Hi, new here. Not a physician, but an independent IT consultant who got a link to this forum from the PhysicianOnFire blog (where this question came up) and wondered if there are any here in a similar situation who can answer a tax question.
Bear with me, but as I understand it, at the time I pay myself “reasonable” wages (since I can’t draw all the profit as a distribution), my LLC has to run payroll for me as its single employee, withholding federal and state taxes according to a W-4 declaration, and FICA contributions, and at the end of the tax year issue a W-2 for the totals paid via payroll, that is used for my personal tax return. In this situation, I am an employee of my own LLC.
Employee payroll can happen on any frequency the LLC decides. If I make it monthly, the LLC is already withholding actual income taxes for me on a monthly basis, so presumably that means I (the self-employed person) should file a quarterly estimate of zero to avoid paying twice?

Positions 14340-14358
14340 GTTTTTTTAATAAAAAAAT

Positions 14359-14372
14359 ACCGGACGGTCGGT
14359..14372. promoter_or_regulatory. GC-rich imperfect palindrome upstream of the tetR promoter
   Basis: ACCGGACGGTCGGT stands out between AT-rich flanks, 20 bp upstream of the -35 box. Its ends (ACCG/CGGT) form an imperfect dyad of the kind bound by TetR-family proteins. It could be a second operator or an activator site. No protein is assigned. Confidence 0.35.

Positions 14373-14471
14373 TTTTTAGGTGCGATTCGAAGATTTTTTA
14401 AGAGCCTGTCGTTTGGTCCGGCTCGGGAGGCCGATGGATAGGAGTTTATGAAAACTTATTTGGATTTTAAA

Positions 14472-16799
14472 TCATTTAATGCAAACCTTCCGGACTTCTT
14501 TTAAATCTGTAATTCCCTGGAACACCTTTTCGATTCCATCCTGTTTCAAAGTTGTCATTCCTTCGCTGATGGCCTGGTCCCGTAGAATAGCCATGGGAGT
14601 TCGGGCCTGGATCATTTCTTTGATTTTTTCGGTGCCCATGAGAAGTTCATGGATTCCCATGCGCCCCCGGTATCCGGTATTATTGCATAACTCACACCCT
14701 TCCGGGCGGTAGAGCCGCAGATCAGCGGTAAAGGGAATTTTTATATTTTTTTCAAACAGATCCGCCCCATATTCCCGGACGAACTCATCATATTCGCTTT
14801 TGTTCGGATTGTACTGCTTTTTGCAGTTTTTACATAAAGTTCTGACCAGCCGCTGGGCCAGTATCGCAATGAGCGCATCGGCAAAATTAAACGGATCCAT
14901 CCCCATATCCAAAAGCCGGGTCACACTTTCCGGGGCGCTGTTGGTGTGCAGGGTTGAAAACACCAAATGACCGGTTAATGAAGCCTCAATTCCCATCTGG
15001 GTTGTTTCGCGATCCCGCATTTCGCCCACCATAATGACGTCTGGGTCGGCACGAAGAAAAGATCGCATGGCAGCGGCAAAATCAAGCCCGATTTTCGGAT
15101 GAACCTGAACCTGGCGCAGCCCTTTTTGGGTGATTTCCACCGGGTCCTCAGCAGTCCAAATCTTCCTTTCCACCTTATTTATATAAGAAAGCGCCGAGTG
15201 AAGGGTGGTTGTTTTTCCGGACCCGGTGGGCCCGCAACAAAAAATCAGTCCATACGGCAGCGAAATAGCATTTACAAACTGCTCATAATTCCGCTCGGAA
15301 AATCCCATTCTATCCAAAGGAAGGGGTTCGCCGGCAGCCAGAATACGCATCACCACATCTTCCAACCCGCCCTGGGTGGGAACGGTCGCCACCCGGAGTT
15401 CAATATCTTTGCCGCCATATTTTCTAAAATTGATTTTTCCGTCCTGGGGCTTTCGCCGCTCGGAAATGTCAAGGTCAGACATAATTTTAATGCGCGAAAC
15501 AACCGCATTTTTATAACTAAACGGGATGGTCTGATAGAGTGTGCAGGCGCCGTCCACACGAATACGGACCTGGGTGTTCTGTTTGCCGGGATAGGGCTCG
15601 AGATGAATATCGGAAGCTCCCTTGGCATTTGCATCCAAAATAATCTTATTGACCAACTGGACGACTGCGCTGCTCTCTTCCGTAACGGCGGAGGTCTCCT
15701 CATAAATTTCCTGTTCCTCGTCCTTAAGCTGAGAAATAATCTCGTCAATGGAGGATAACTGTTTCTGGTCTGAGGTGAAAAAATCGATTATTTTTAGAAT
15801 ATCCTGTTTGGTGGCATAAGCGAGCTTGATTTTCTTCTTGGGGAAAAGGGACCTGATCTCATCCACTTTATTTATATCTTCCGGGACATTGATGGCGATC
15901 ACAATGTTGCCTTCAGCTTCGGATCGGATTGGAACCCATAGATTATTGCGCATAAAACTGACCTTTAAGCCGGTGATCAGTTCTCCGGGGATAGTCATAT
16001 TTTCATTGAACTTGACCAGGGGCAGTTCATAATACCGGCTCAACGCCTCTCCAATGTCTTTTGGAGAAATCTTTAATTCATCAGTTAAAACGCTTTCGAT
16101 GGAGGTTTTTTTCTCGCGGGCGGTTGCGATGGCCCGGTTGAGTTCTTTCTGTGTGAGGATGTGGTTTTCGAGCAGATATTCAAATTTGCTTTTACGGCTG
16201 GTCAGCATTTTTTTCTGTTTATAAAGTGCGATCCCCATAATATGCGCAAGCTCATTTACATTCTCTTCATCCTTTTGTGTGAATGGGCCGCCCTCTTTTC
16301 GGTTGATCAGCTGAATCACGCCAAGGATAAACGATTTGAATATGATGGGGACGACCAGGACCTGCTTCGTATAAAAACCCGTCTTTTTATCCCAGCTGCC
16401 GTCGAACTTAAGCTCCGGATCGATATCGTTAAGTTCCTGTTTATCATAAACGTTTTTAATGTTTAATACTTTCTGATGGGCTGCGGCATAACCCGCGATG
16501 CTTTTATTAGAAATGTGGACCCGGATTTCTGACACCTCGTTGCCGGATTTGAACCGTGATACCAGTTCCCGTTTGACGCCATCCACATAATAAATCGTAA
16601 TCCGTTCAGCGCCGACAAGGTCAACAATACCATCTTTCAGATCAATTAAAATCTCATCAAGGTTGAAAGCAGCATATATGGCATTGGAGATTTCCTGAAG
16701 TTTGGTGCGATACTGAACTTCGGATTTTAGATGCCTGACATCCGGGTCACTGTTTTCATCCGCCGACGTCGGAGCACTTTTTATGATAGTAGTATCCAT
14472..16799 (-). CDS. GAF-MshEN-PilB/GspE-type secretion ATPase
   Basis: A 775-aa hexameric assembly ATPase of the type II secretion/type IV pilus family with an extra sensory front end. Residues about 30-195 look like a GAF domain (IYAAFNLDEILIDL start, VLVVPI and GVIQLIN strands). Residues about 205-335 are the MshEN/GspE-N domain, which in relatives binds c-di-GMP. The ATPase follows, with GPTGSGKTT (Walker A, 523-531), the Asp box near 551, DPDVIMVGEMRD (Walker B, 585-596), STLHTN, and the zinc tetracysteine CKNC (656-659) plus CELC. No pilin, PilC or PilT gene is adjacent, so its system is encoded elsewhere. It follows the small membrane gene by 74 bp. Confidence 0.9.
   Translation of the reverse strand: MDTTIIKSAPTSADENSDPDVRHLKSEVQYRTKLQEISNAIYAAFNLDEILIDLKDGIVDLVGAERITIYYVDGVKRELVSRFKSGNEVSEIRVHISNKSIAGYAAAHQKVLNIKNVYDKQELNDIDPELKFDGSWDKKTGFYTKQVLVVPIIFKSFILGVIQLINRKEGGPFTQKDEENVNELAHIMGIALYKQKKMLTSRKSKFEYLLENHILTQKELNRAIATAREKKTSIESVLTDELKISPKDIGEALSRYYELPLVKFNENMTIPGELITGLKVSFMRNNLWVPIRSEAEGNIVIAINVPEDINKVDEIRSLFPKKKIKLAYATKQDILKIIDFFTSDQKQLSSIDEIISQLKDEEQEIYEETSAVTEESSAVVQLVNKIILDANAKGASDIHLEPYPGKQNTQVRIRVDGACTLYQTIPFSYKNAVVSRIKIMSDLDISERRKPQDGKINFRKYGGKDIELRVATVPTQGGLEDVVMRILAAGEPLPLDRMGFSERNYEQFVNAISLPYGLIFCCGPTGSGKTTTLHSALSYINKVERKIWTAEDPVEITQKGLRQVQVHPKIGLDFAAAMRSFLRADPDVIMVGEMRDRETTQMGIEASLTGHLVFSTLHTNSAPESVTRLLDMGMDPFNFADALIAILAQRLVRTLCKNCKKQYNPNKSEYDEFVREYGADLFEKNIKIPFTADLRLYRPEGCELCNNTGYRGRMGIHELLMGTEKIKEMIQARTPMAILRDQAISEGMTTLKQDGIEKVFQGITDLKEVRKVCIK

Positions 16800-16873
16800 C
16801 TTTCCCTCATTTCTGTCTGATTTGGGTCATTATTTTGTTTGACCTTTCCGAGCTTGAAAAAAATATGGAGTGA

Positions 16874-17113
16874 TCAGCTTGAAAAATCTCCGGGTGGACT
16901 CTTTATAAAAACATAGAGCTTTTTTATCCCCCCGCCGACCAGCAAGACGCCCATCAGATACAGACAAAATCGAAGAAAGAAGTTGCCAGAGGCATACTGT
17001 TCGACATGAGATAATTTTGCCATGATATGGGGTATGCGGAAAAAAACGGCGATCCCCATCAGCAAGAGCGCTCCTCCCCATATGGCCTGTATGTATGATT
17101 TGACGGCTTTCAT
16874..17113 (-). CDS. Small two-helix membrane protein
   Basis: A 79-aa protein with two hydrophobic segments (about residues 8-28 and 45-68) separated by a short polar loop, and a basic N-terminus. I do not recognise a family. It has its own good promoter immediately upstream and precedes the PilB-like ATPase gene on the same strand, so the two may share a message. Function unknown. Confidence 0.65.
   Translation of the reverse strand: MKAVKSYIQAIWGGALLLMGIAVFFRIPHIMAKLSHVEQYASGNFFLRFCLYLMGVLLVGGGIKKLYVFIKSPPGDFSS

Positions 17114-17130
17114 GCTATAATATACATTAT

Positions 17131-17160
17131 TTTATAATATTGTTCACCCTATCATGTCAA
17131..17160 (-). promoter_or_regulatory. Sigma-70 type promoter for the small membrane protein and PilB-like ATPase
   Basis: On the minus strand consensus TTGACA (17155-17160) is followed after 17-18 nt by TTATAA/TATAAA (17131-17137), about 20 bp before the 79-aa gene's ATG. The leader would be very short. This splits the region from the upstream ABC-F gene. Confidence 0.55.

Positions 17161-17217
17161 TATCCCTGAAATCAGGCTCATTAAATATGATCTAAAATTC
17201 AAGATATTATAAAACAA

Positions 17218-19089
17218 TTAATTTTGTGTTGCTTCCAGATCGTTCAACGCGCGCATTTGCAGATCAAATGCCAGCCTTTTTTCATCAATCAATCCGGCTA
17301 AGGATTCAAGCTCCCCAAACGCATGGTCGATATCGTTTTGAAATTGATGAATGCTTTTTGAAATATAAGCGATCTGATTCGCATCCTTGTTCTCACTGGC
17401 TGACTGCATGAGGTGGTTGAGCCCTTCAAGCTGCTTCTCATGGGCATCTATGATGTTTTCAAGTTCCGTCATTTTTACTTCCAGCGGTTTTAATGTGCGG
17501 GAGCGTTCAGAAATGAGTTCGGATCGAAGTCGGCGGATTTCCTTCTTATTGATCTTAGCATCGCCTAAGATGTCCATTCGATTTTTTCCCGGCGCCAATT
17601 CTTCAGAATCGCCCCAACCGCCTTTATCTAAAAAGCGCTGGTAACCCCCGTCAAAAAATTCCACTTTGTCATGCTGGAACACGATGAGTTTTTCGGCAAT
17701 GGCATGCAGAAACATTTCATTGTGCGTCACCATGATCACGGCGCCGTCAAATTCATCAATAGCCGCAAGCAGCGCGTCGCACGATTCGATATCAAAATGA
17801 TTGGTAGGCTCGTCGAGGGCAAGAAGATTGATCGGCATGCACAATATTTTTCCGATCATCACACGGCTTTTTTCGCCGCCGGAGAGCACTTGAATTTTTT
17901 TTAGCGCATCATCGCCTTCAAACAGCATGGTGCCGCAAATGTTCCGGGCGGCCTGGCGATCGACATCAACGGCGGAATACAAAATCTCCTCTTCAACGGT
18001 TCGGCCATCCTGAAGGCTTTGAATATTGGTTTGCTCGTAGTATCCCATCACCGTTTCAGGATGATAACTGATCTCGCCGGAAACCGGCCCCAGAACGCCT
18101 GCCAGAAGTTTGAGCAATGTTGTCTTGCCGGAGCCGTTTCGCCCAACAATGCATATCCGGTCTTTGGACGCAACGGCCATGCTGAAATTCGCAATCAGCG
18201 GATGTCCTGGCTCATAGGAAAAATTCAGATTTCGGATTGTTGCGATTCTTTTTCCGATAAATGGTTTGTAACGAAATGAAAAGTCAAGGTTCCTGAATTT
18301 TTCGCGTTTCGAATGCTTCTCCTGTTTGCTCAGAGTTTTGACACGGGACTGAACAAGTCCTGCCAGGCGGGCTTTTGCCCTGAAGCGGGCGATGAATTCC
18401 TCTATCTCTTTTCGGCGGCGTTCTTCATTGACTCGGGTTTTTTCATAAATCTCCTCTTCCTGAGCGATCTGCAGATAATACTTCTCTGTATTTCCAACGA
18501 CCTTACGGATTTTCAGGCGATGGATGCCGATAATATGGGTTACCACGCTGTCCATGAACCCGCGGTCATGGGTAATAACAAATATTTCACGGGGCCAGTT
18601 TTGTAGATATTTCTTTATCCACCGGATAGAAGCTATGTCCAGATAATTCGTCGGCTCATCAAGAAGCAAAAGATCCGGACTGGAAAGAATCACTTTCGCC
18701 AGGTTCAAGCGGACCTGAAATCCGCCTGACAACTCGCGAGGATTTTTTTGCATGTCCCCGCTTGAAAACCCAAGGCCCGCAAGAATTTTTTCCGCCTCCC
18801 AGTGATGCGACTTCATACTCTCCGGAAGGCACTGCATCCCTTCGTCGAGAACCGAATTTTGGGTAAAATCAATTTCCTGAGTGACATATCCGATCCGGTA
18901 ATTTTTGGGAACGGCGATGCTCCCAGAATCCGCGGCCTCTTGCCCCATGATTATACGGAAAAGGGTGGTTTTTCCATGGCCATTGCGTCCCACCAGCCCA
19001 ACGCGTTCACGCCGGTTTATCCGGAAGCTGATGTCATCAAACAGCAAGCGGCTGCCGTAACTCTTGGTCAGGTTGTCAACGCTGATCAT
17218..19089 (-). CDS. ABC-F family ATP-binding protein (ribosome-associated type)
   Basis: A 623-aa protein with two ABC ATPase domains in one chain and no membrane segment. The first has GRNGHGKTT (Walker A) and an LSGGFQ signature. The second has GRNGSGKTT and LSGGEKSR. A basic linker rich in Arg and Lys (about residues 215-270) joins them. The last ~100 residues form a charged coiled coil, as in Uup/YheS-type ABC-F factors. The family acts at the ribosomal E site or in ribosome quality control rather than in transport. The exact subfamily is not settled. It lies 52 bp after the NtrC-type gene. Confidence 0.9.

I assume that in this case is the quarterly estimate is only supposed to cover distributions (profit) I make to myself from the LLC that are not classified as W-2 wages? If this is the case these are virtually impossible to estimate, and I would end up filing quarterly estimates of zero in Apr, Jun and Sep, and paying myself a single distribution in Dec, reporting and paying that quarterly estimate in Jan. I don’t see how the IRS gets it’s quarterly payments any quicker unless you actually take distributions (not wages) periodically throughout the year. Am I missing something?
I work short-term contracts with sometimes long periods of “down time” in between, so it’s very hard to estimate quarterly taxes. In fact what I plan to do is not take anything out of the LLC until the end of the year (Dec), and at that time run a single annual payroll for a “reasonable” salary and then take whatever is left over (minus a small “float”) as a profit “distribution”. Is my assumption about zero quarterly taxes in Apr, Jun and Sep correct?
ThanksNovember 8, 2017 at 2:41 pm MST #73555jfoxcpacfpModeratorStatus: Financial Advisor, Accountant, Small Business OwnerPosts: 7944Joined: 01/09/2016